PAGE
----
Pacific hurricane absorbs trop storm; new storm in Atlantic

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Hurricane Hector is tracking for a close call with Hawaii's Big Island, parts of which are still coping with destruction from the ongoing eruption of the Kilauea volcano.

The eye of the storm was 290 miles southeast of Hilo and 500 miles southeast of Honolulu by Wednesday morning, the NHC said, and it's projected to come within 150 miles of the Big Island.

On Aug. 6 at 4:40 a.m. EDT (0840 UTC) NASA's Aqua satellite found coldest temperatures of strongest thunderstorms (yellow) in Tropical Storm John were as cold as or colder than.

Meanwhile, a bushfire on the Big Island doubled in size overnight and has burned through more than 600 hectares of Hawaii Volcanoes National Park.

Get all the latest re/insurance industry news with our daily newsletter - sign up here. "If it does, it will become Typhoon Hector".

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However, Hector could bring at least parts of the Big Island tropical-storm-force winds (39-plus mph) today, particularly on the southern tip of the island and eastward-facing coasts.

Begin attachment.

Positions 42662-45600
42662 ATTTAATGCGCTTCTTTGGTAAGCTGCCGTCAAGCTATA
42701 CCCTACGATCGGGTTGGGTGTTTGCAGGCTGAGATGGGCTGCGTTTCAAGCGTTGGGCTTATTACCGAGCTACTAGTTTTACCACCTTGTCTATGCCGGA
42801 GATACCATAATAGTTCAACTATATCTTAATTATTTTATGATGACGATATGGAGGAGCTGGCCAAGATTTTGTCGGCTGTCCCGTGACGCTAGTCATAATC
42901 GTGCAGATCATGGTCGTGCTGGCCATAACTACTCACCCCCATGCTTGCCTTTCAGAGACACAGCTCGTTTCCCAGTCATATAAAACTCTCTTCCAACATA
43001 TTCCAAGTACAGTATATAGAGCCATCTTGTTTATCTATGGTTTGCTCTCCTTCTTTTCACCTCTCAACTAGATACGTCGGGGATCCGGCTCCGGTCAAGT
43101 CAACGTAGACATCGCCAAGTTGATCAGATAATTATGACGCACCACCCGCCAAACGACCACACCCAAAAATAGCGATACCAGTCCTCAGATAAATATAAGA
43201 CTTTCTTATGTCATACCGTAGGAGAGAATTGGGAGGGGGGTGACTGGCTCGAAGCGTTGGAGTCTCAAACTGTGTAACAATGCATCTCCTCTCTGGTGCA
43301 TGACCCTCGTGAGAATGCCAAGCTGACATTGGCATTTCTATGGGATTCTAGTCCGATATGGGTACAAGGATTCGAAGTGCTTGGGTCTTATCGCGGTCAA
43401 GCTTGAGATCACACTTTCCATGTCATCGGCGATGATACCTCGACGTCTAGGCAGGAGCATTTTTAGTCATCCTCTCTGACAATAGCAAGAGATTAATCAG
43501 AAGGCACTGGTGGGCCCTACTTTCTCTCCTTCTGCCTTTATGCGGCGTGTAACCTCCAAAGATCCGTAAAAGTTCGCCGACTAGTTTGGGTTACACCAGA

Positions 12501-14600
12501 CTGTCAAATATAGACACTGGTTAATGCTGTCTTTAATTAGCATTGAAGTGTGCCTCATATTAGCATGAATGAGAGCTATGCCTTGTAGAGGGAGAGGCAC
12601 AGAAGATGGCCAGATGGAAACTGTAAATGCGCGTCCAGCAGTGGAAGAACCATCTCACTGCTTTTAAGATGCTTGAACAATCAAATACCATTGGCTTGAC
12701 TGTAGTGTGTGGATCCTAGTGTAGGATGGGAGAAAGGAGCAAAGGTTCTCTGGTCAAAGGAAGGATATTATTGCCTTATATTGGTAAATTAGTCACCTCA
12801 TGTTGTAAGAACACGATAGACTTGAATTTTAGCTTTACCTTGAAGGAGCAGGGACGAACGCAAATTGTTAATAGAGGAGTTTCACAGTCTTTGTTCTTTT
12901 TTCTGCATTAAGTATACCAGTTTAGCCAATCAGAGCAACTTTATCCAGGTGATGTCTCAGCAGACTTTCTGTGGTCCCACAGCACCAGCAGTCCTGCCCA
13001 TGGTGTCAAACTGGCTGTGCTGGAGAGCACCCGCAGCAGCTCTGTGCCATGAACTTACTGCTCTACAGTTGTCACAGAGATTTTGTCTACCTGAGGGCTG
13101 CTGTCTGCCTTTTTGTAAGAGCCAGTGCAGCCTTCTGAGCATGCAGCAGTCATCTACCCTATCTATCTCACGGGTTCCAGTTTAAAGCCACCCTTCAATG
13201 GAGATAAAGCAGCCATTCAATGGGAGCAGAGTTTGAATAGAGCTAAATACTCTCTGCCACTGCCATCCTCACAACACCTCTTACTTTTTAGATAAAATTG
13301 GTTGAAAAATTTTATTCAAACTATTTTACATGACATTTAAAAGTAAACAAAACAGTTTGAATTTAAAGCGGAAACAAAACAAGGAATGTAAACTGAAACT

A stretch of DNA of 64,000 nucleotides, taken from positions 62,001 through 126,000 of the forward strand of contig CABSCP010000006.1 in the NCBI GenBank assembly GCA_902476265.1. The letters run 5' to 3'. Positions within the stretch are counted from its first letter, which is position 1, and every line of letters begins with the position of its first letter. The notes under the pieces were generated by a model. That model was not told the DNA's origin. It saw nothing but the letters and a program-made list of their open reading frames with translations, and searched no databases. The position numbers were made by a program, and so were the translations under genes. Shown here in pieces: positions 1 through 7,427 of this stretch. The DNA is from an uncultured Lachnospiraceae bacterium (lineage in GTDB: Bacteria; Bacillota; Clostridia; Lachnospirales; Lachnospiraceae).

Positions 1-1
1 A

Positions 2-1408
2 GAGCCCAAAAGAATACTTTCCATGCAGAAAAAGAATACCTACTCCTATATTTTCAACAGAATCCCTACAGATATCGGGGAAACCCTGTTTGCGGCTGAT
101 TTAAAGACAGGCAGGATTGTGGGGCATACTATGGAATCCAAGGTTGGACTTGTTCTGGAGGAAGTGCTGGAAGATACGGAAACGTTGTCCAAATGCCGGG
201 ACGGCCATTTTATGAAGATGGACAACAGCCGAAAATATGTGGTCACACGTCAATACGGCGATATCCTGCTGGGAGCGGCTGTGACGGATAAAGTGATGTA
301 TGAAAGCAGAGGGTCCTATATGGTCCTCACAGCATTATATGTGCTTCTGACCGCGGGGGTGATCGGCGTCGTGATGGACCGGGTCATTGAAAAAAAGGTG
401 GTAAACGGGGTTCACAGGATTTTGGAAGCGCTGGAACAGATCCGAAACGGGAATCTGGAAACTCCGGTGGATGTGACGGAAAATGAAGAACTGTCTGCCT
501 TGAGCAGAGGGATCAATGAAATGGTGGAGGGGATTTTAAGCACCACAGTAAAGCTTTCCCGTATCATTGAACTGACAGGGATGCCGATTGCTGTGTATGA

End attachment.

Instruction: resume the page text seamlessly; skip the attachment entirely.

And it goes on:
Farther west was recently formed Tropical Storm Kristy, which had sustained winds of 50 miles per hour (85 kph) and could become a hurricane. It will not affect any land areas.

So far this season we have had Subtropical Storm Alberto, which formed in May, as well as Hurricane Beryl and Hurricane Chris. The rest of the Atlantic Basin is quiet at this time.

An American-based meteorology group has said cool water in the Atlantic could lead to fewer tropical storms this year.

The hurricane center said Kristy was likely to strengthen somewhat in coming days. A trough is then forecast to take Debby on a northeasterly track afterward, but fall apart afterward.